Mathematics, Physics and Astronomy, Ames Laboratory
Journal or Book Title
The Journal of Chemical Physics
We show that steady-state catalytic conversion in nanoporous materials can occur in a quasi-counter-diffusion mode with the reactant (product) concentration strongly decaying (growing) into the pore, but also with oscillations in the total concentration. These oscillations reflect the response of the fluid to the transition from an extended to a confined environment near the pore opening. We focus on the regime of strongly inhibited transport in narrow pores corresponding to single-file diffusion. Here, limited penetration of the reactant into the pores and the associated low reaction yield is impacted by strong spatial correlations induced by both reaction (non-equilibrium correlations) and also by intermolecular interactions (thermodynamic correlations). We develop a generalized hydrodynamic formulation to effectively describe inhibited transport accounting for the effect of these correlations, and incorporate this description of transport into appropriate reaction-diffusion equations. These equations accurately describe both shorter-range concentration oscillations near the pore opening and the longer-range mesoscale variation of concentration profiles in the pore (and thus also describe reaction yield). Success of the analytic theory is validated by comparison with a precise kinetic Monte Carlo simulation of an appropriate molecular-level stochastic reaction-diffusion model. This work elucidates unconventional chemical kinetics in interacting confined systems.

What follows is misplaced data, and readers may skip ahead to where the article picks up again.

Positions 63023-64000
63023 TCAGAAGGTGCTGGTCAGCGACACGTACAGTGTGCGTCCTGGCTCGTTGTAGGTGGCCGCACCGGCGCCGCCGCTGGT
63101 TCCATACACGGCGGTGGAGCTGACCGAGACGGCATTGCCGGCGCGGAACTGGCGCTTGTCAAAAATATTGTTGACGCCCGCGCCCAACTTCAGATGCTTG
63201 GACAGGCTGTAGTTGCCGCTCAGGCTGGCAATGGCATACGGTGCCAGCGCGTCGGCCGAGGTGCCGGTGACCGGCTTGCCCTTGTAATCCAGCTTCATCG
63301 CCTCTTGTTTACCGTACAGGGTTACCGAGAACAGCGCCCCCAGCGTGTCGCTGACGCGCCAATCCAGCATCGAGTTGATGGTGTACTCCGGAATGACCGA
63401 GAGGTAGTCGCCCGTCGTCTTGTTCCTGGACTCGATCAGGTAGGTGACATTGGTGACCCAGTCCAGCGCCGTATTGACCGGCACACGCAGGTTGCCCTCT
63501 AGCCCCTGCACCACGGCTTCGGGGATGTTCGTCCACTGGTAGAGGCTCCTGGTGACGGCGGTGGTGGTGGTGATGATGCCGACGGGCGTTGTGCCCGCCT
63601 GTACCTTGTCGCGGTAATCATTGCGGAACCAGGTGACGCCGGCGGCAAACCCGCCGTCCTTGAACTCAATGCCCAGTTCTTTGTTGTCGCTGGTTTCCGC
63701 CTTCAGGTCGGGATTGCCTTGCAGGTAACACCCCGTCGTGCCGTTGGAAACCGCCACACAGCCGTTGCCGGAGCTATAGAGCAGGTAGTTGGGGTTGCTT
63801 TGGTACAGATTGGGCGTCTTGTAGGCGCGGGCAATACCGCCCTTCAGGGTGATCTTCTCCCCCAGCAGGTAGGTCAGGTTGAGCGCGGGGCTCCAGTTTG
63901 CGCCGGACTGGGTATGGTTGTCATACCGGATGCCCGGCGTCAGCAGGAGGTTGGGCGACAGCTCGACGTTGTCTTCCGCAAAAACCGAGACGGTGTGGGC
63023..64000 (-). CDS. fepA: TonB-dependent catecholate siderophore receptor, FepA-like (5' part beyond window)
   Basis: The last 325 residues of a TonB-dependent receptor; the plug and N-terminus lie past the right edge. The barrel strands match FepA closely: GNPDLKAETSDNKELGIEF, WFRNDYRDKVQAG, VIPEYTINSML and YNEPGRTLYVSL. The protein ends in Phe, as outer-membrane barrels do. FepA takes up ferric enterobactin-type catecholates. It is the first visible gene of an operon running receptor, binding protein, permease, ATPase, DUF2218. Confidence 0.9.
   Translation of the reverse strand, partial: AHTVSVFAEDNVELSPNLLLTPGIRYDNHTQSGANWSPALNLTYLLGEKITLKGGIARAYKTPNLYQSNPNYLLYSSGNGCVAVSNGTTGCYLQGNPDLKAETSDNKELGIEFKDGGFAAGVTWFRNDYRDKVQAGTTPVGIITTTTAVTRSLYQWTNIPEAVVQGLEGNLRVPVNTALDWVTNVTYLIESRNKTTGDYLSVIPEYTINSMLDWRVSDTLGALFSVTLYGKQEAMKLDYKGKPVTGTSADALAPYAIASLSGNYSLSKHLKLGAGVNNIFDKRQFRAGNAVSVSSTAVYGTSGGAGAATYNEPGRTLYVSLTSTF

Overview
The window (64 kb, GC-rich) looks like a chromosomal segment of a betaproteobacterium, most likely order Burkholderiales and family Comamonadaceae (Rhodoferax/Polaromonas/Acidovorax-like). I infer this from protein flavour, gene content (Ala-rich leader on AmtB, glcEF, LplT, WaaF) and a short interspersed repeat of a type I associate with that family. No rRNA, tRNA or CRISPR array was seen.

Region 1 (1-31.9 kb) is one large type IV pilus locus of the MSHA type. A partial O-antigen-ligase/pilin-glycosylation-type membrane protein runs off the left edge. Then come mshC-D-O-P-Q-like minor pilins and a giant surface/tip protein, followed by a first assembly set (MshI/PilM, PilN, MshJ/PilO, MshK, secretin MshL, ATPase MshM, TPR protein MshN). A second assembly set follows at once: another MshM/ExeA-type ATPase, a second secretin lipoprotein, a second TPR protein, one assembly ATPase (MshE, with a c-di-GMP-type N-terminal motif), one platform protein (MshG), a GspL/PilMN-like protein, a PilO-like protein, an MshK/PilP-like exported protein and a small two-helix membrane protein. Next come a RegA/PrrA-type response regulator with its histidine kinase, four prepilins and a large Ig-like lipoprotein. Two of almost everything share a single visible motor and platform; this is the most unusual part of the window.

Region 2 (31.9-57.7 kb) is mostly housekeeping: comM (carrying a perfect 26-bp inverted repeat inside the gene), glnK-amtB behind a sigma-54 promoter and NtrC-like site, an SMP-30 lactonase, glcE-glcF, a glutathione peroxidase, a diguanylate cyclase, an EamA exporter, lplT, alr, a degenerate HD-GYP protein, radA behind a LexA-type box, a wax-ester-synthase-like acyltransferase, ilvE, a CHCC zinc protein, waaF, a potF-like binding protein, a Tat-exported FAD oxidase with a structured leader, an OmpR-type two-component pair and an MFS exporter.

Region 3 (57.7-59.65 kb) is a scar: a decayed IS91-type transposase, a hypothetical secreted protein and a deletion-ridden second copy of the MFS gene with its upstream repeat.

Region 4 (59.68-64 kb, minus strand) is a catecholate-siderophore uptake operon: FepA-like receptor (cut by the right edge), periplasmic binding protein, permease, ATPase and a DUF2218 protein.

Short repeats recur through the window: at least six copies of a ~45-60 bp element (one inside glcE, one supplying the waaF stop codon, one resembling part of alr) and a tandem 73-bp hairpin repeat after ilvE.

American Institute of Physics
García, Andrés and Evans, James W., "Catalytic conversion in nanoporous materials: Concentration oscillations and spatial correlations due to inhibited transport and intermolecular interactions" (2016). Physics and Astronomy Publications. 454.